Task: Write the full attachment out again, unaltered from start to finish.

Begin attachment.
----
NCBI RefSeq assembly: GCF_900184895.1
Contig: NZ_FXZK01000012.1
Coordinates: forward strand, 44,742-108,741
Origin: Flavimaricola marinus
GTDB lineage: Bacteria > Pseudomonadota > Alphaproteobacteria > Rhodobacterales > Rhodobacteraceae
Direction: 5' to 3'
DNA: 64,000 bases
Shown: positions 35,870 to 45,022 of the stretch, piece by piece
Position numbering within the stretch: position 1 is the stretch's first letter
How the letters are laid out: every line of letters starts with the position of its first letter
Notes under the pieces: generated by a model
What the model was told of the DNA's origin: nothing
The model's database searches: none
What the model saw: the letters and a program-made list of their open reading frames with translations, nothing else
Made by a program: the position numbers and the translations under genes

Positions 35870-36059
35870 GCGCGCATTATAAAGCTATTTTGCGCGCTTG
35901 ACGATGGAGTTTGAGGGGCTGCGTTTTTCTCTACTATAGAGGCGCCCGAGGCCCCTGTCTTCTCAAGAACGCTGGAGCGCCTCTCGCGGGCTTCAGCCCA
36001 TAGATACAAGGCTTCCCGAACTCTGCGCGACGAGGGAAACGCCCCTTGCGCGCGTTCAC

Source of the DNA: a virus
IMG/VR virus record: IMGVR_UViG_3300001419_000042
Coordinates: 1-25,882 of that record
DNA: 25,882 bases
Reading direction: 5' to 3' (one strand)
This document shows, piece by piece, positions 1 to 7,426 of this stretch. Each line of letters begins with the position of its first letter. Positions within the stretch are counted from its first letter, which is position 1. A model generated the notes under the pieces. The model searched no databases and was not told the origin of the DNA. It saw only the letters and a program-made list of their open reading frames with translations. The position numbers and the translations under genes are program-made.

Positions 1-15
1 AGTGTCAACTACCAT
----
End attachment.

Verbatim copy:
NCBI RefSeq assembly: GCF_900184895.1
Contig: NZ_FXZK01000012.1
Coordinates: forward strand, 44,742-108,741
Origin: Flavimaricola marinus
GTDB lineage: Bacteria > Pseudomonadota > Alphaproteobacteria > Rhodobacterales > Rhodobacteraceae
Direction: 5' to 3'
DNA: 64,000 bases
Shown: positions 35,870 to 45,022 of the stretch, piece by piece
Position numbering within the stretch: position 1 is the stretch's first letter
How the letters are laid out: every line of letters starts with the position of its first letter
Notes under the pieces: generated by a model
What the model was told of the DNA's origin: nothing
The model's database searches: none
What the model saw: the letters and a program-made list of their open reading frames with translations, nothing else
Made by a program: the position numbers and the translations under genes

Positions 35870-36059
35870 GCGCGCATTATAAAGCTATTTTGCGCGCTTG
35901 ACGATGGAGTTTGAGGGGCTGCGTTTTTCTCTACTATAGAGGCGCCCGAGGCCCCTGTCTTCTCAAGAACGCTGGAGCGCCTCTCGCGGGCTTCAGCCCA
36001 TAGATACAAGGCTTCCCGAACTCTGCGCGACGAGGGAAACGCCCCTTGCGCGCGTTCAC

Source of the DNA: a virus
IMG/VR virus record: IMGVR_UViG_3300001419_000042
Coordinates: 1-25,882 of that record
DNA: 25,882 bases
Reading direction: 5' to 3' (one strand)
This document shows, piece by piece, positions 1 to 7,426 of this stretch. Each line of letters begins with the position of its first letter. Positions within the stretch are counted from its first letter, which is position 1. A model generated the notes under the pieces. The model searched no databases and was not told the origin of the DNA. It saw only the letters and a program-made list of their open reading frames with translations. The position numbers and the translations under genes are program-made.

Positions 1-15
1 AGTGTCAACTACCAT